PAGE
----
This comes at the behest of weight, so for flatter hikes where your sights are set on calming forest meadows as opposed to lofty mountain peaks you’re better off opting for a more comfortable soft soled option.

In a similar fashion lateral stability becomes more important when the trail becomes more technical. Rolled ankles are without a doubt the most common hiking injury, and the likelihood only increases on uneven terrain.

Materials

A boot is only as good as the materials it’s made up of, and different materials are going to have different purposes and levels of protection. Below we’ll go over the different section of boots and the materials you’re most likely to see employed in their construction.

Uppers

Hiking boot uppers are the body of the boot, essentially everything that you’re not stepping on. The materials used in the uppers of a boot will have an impact on how tough the boot is, how waterproof it is, as well as significantly impact the boot’s weight.

Synthetic Nylon and Mesh

For those looking to capitalize on the light and fast approach, or who want a boot that feels comfortable out of the box and aren’t worried about getting the most support and durability- nylon and mesh uppers offer a lightweight, affordable, and serviceable way to hit the trails.

Synthetic components are used in many modern hiking boots, but full synthetic options tend to be the most breathable and affordable out of contemporary options. The drawbacks of these materials are they tend to be less supportive than leather alternatives, and break down much more rapidly particularly when exposed to rough and sharp terrain.

Split Grain Leather

If synthetics and full-grain leather represent the extreme ends of the hiking boot spectrum, then split grain boots are a compromise between the weight and low cost of synthetics, and the increased durability afforded by full grains.

Made up of leftover leather scraps, boots made from split grain leather are often supplemented with synthetic components- making an end product that is closer to a reinforced mesh boot than it is an affordable full-grain alternative.

Nubuck Leather

Nubuck leather is favored by many boot manufacturers due to its scuff-resistance and relative pliability compared to polished full-grain.

Because it’s been buffed to a soft, fuzzy texture, nubuck leather not only looks great translated into an outdoor environment, but is also less likely to crack over prolonged exposure to the elements.

Similar to split grain options, nubuck leather tends to be paired with mesh and nylon components to accentuate the lower weight and increased breathability- but is closer in spirit to their full grain counterparts than a lightweight hiking boot.

You still need to respect these boots with time and patience for a proper break-in period before you go traipsing down a long trail.

Full Grain Leather

Full-grain leather is the material traditionally used in old school hiking boots, and is without a doubt the most robust and water-resistant material typically used in hiking boots. Full grain leather boots are built for toting heavy loads and navigating rough terrain- situations where you need the most protection and support possible and aren’t concerned with weight or breathability.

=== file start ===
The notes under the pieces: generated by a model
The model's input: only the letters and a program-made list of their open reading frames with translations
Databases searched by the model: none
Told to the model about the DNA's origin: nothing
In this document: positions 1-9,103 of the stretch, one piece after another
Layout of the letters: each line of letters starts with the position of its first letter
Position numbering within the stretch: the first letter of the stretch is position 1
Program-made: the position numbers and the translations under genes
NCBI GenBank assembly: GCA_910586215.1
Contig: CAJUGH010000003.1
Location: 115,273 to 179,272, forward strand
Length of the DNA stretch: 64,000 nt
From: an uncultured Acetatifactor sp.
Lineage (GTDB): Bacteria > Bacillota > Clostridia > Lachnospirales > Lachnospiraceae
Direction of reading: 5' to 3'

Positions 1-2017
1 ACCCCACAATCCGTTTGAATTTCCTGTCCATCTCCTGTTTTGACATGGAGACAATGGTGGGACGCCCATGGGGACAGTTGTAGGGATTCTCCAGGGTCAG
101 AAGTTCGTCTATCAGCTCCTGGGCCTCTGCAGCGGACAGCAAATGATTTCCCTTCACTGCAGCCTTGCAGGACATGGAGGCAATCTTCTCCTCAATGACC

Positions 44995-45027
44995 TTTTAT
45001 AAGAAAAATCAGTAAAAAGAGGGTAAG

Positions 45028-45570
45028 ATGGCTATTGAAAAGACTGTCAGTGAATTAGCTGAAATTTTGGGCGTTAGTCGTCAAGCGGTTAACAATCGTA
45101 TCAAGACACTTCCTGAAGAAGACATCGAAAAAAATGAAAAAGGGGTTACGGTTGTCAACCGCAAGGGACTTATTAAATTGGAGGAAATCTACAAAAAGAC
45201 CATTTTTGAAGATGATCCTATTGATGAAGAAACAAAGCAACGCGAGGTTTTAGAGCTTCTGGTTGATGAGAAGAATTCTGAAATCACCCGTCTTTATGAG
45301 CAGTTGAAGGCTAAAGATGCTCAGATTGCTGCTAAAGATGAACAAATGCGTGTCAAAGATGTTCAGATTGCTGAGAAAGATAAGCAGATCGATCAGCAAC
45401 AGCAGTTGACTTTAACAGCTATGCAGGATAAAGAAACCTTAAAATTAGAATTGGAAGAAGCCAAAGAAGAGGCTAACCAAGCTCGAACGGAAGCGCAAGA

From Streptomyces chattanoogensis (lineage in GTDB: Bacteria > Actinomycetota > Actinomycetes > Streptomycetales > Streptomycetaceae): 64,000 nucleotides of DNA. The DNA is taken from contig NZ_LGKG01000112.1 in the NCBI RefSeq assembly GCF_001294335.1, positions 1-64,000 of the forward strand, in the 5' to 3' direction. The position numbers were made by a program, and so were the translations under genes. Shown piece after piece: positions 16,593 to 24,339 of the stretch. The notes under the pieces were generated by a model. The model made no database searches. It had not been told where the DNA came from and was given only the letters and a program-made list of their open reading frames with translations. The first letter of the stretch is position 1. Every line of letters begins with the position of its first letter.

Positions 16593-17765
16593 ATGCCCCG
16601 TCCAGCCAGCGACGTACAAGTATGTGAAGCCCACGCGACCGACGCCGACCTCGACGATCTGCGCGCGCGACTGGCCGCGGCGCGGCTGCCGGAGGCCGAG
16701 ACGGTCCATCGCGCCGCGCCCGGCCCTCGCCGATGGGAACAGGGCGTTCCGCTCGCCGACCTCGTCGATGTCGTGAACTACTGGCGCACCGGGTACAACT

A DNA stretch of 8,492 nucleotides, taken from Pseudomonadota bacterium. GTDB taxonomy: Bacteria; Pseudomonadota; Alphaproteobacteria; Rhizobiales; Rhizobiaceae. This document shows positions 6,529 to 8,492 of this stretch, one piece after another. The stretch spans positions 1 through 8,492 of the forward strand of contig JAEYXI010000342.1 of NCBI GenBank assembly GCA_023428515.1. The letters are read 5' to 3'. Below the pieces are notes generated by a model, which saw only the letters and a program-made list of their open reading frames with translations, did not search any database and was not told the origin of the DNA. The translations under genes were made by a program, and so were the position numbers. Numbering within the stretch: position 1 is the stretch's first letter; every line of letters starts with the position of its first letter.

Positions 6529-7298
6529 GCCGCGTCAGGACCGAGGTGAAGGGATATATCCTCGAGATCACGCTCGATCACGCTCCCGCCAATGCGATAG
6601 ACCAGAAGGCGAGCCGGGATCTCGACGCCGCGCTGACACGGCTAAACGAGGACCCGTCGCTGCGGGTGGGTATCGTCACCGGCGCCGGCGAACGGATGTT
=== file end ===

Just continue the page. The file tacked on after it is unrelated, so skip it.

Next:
Unlike the blended material boots discussed above, full-grain boots tend to be made entirely of leather to highlight their rugged and weather resistant properties- and are also on the more expensive end of the spectrum. Full-grain boots take patience to break in and maintenance to keep running. So long as you put in the time and effort to treat them right you’ll see a mighty return on your investment.

Midsole

Midsoles are a major contributor toward keeping your feet from being mulched by the trail underneath you. The midsole does the double duty of absorbing shock (thereby saving your knees) and giving you some underfoot stiffness via the aforementioned shank.

Not all midsoles are the same, and as is the case with most things in the hiking boot world, the more unyielding the feel the more technical the purpose: for more intense trails you’ll want a stiffer midsole. In either case, a good midsole will keep your legs limber and your feet underneath you.

EVA

The majority of lightweight boots are going to have an EVA midsole. Underfoot these foam midsoles exist somewhere on the springy and pliable spectrum giving a comprehensively more comfortable feel than their PU counterparts.

The drawback is that these supple soles are much more prone to wear and tear- that being said, not all EVA foam midsoles are made to the same standard. Higher quality foam will be a little stiffer and last a bit longer, and some boots employ differing densities to add stiffness to critical parts of the footbed while retaining the comfort.

As a general rule, you’ll want to opt for PU midsoles for more technical adventures because of both the protection and more efficient uphill travelability.

PU

Though you won’t be trading your Polyurethane (PU) insoles for your slippers, you’ll be glad to have them when the trail gets steep and the rocks get sharp. These are the kinds of soles you’ll typically see in serious backpacking and mountaineering boots, though there are some notable exceptions to this rule.